John Libbey Eurotext

Journal de Pharmacie Clinique

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Impact of medication reconciliation on prescription errors at discharge from an internal medicine ward Volume 37, issue 4, Décembre 2018

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Authors
1 Service de pharmacie, Hôpital Antoine Béclère, Assistance Publique des Hôpitaux de Paris, AP-HP, Clamart, France
2 Service de médecine aiguë polyvalente, Hôpital Antoine Béclère, Assistance Publique des Hôpitaux de Paris, AP-HP, Clamart, France
* Tirés à part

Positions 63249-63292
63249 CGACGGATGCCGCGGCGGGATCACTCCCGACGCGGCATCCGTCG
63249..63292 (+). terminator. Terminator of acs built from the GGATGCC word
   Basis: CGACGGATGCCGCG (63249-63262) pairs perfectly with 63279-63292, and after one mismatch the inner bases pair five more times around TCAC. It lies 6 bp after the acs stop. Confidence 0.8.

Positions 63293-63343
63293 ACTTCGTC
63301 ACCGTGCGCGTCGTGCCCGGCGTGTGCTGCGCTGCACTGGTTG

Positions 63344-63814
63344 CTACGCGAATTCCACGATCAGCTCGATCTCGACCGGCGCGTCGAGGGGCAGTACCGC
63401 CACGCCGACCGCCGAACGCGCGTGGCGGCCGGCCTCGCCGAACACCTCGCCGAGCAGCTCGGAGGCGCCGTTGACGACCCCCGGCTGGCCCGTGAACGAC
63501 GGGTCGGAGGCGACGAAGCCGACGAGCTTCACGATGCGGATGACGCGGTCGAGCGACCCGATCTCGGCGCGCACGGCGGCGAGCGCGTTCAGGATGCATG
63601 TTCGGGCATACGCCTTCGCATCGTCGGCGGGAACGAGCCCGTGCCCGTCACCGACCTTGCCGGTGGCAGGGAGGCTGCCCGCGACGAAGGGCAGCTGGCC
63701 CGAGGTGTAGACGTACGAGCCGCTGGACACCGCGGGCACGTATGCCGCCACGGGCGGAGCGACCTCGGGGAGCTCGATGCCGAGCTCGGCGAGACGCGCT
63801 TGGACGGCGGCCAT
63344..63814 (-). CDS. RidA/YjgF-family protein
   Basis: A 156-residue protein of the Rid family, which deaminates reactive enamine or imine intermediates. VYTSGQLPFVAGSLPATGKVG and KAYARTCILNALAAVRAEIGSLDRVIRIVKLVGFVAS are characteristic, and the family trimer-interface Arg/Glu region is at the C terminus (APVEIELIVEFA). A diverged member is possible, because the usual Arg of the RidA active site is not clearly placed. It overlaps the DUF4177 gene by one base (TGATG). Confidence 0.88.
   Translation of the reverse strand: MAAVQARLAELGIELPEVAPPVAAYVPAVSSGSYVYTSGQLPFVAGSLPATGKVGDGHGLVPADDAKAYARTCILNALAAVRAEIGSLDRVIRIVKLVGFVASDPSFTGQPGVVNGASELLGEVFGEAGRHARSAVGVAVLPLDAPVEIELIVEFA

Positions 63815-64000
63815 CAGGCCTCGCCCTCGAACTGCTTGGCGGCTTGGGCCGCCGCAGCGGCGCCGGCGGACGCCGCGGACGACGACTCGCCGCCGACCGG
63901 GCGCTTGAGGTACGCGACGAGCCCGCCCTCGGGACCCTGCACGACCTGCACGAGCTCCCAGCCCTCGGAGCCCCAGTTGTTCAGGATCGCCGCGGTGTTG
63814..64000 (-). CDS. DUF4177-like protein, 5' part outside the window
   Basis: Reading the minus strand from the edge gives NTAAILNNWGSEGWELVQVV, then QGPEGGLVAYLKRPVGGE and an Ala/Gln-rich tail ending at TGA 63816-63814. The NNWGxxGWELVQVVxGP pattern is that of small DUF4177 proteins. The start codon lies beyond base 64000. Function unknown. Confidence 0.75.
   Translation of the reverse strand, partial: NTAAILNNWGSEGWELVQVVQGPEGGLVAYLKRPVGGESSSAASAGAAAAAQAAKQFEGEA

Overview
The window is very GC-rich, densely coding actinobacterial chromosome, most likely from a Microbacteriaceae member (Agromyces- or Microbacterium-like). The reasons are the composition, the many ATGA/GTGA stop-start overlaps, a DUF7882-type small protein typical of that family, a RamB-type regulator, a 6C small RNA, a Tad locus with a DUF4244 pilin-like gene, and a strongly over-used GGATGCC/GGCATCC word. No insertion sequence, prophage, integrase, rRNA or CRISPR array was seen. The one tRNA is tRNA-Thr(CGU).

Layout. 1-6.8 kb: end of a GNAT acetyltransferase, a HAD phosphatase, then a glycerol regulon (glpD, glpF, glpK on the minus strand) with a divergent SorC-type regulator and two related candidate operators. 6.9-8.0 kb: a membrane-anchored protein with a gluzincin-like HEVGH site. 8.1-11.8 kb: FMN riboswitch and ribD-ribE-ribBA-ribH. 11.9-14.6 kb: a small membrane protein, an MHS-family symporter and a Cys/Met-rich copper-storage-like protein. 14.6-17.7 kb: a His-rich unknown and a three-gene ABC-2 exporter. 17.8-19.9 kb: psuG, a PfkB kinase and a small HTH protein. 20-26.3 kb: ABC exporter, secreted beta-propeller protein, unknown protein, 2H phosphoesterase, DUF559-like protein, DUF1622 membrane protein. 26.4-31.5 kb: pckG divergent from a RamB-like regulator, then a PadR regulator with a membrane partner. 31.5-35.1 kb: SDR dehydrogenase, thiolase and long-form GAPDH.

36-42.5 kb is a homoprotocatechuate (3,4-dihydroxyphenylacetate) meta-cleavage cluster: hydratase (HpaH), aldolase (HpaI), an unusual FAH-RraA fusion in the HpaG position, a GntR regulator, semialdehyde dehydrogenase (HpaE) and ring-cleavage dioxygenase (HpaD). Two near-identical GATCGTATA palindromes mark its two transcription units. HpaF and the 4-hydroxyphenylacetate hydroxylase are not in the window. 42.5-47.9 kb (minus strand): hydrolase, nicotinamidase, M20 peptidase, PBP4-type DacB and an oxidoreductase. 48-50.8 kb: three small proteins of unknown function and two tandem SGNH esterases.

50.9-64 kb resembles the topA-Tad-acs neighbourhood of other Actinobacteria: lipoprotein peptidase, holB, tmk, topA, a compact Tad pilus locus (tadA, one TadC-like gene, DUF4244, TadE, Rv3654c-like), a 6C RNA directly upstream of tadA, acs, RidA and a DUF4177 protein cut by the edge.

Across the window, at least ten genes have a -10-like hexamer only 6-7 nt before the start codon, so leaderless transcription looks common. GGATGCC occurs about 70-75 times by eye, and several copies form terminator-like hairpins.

The hospital-community transition places patients at an increased risk of having unintended medication discrepancies at the time of discharge. By comparing usual patient's medication list with hospital and discharge medication lists, medication reconciliation prevents this risk. The study aims to determine unintended medication discrepancies prevalence and to assess medication reconciliation impact at the time of discharge. During 6 months, medication reconciliation was performed by a clinical pharmacist within the 24 hours following the discharge from an internal medicine ward. Patients were included if they were discharging to home and had a medication reconciliation at admission. For each unintended medication discrepancies, the therapeutic ranking value (according to the French Health Authorities ranking), the potential clinical impacts and the number of prescriptions corrected after the intervention of the clinical pharmacist were assessed. One hundred patients were enrolled consecutively. Of the 800 prescribed medication at the discharge, the prevalence of the unintended medication discrepancies was 3.75% (n=30) and involved 24 patients. Discrepancies concerned 7 therapeutic classes, 24 had an important or a major therapeutic ranking value and 14 had a potential clinical impact. Twelve unintentional medication discrepancies were corrected after discharge. Both medication reconciliation at discharge and at admission secure medication prescription while consolidating the collaborative practices between medical and pharmaceutical staffs. A proactive approach anticipating medication prescription at discharge could result in a better prevention of unintentional medication discrepancies.